It’s a Tragical History Tour tradition (and the Matrix Mutterings before that) that stretches all the way back to 1995. Our annual holiday bit of Christmas merriment heralds Doctor Who’s most prominent (at least until 2005) and obvious holiday crossover. And therein lies a tale (some of it possibly apocryphal!) Christmas Day in 1965 fell on a Saturday. DOCTOR WHO was well into a successful third season in its by-now-traditional Saturday tea-time slot on the BBC schedules with William Hartnell in the lead and was going all out to appease the rampant Dalekmania that had taken England and the series by storm by unleashing the massive 12-part story The Dalek Master Plan over a three month period. Rather than take a break for more traditional holiday-fare the powers that were in the BBC decided not to break up the Dalek epic halfway through (at episode 7) and continue to run the series. The Producer at the time John Wiles felt the unusual slotting on Christmas day provided an ideal chance to break from the larger story temporarily and try something totally different.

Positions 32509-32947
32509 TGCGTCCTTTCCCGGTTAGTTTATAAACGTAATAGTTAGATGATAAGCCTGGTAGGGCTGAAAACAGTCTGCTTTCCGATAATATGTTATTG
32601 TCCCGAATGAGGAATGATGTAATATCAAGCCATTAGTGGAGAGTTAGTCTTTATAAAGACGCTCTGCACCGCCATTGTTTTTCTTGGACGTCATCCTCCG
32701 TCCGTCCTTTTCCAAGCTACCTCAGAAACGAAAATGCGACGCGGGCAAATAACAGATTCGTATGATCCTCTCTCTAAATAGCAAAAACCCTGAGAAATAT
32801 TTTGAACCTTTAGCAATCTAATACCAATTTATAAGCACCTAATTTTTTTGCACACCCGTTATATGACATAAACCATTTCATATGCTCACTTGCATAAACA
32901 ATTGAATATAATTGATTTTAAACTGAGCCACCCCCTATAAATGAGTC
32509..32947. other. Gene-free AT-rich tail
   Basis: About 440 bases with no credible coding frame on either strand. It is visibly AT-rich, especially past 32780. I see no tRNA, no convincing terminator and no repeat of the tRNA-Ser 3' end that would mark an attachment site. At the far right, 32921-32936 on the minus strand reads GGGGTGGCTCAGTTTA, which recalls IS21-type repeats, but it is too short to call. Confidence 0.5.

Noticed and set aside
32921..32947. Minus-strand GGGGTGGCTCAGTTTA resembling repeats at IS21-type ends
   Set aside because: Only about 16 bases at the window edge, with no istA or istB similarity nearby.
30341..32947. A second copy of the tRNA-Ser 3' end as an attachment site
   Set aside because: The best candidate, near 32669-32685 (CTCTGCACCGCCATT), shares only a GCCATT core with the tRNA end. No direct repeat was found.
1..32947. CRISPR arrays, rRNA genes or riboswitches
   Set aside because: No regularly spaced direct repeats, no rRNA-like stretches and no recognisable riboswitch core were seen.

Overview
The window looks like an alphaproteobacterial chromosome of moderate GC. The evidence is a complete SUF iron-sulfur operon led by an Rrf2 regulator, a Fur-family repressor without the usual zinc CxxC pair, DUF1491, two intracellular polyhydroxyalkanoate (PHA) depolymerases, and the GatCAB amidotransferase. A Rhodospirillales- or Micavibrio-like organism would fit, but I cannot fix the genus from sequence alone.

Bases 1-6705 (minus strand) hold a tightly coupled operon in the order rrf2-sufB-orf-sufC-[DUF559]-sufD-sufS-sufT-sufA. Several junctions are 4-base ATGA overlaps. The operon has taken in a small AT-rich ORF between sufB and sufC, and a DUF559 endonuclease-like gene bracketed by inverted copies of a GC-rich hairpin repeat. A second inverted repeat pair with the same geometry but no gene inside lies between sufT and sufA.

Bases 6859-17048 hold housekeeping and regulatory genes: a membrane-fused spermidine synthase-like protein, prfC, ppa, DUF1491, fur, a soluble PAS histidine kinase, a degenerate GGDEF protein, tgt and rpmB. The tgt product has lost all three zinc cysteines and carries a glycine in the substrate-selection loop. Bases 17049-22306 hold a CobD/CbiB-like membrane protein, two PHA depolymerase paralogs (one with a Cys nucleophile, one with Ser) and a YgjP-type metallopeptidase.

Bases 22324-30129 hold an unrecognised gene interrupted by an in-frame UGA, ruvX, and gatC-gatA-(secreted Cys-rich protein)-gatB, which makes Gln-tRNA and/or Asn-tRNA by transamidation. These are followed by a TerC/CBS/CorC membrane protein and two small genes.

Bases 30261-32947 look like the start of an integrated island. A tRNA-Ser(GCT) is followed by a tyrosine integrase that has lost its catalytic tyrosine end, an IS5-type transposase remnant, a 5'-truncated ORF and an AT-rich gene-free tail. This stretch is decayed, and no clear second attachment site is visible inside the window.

In England the theater tradition of Christmas pantomimes was a well understood and accepted form of entertainment. Thus virtually all links to the story up to that point were forgotten for a week to indulge in the ‘Christmas spirit’ as it were. In other words nothing less than a full-blown pantomime and send-up as the Doctor and his companions–Steven and Sara–ricocheted from one ridiculous situation to another. As it was viewers at the time didn’t mind the diversion–although the episode was never sold into syndication overseas. Even so the most infamous feature in this episode was William Hartnell’s closing speech–directly to the audience! Although this closing exists in the scripts that exist today, both script editor Donald Tosh and director Douglas Camfield insisted it was not in the shooting script! Camfield was reportedly so incensed that, according to Heather Hartnell, he gave Hartnell the original print shortly after it was broadcast and in subsequent years the Hartnell family would then gather together after Christmas dinner to watch The Feast of Steven all over again. Ho! Ho! WHO!

Read more about Doctor Who’s original Christmas Celebration, The Feast of Steven here.

Fourteen Merit Gold